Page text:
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3 Responses to “Breaking Immersion with DLCs”

  1. Liam says:

    I am one of those strange people that don’t have the internet hooked up to my consoles. This has become increasingly frustrating for me in the past year or so because I feel that DLC’s are nothing but a big gimmick.
    Over a year ago I was really excited about Dragon Age Origins, I picked up the collectors edition to find out the only extras you get for paying the $30 extra was little cardboard DLC codes. Accepting this, I bit my tongue and got stuck into the game disguarding the codes.
    After a few hours into the game a character offered me a quest to go fight a gollum, intrigued I accepted his task. The game suddenly threw up a message stating that I have to go onto Xbox live to now pay for and download this mission. I was so angry that I ejected to game and traded it in straight away. I feel that DLC is now a something that developers feel they can cash in on content that was meant to be included in the first place.
    Recently I was playing Need for speed Shift, the game asked me if I wanted to pay for the new paint job on my car with either ingame money or Live points, it’s getting a little out of hand…

    In another note, Kane and Lynch 2, I was cycling through the missions for arcade mode and came across a message on the screen which said “Do play this level you must use your unigue download code” A little frstrated but accepting of this I was about to escape back when another message popped up “check you box for the codes”. What the fuck? are you telling me that everyone gets these codes Kane & Lynch 2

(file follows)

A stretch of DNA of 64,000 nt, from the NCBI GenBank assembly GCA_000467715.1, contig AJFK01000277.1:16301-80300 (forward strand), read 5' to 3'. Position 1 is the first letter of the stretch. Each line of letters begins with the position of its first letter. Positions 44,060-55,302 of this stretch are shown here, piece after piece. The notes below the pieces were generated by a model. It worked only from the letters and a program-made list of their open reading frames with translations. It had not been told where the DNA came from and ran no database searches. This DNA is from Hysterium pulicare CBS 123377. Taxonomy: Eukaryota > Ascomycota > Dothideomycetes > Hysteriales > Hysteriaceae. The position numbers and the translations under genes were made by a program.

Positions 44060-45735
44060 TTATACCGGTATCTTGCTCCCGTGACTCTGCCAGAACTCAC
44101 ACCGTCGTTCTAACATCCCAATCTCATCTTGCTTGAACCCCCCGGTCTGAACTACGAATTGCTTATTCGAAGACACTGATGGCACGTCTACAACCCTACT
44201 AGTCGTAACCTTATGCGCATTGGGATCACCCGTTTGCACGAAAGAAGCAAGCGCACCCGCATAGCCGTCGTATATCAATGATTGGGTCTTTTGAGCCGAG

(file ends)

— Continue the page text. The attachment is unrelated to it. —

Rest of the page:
What the fuck are you doing making me download them? there is a picture of the goddamn level on the screen, I am sure you would have been able to squeeze them onto the disc, plus, the game was only 4 hours long!

    Argh…

  2. Kinsley says:

    I remember Morrowind had that same problem with it’s two expansions. Tribunal had that annoying thing where a pair of assassins turned up and tried to kill you every time you slept — assassins with very expensive armour, which just happens to be better than anything in the core game. And you’d end up with two fresh sets of it every time a new pair of assassins came along to throw themselves on your sword. Pretty soon, you’re rich beyond your wildest dreams, and you and every trader from Seyda Neyn to Balmora kind of looks a bit like an assassin.

    Then there’s Bloodmoon, which if you’re silly enough to load it before finishing the core game changes every single conversation you’ll ever have with any NPC. All of a sudden, nobody cares anymore about all the little local rumours and goings on, and starts banging on about all the crap going down in Solstheim like a bunch of zombie astroturfers on an internet forum. Arrrgh!

    More recently, I made the mistake of trying to start Burnout: Paradise while my PS3 was plugged into the internet. “Hey,” it said to me, “There’s a bijillion updates, let me download them for you.” Yeah, big mistake, that. An hour later, when it finally let me into the game, the whole thing was pretty much destroyed. The menus were different, the map was different, everything. And any time I tried to use any of the new content, it said, “Sorry dude, you haven’t purchased this DLC yet.” Arrrrgh! Uninstall.

  3. Rohan says:

    I usually agree about the gimicky nature of DLC – I only installed the Mafia 2 stuff because it was free, and because I figured, “Hey! ’50s sports cars! What’s not to like?”

    Boy was I wrong. Incidentally, it continues to be a pain throughout the game. Always having access to silly outfits and hugely over-powered cars is NOT a good thing.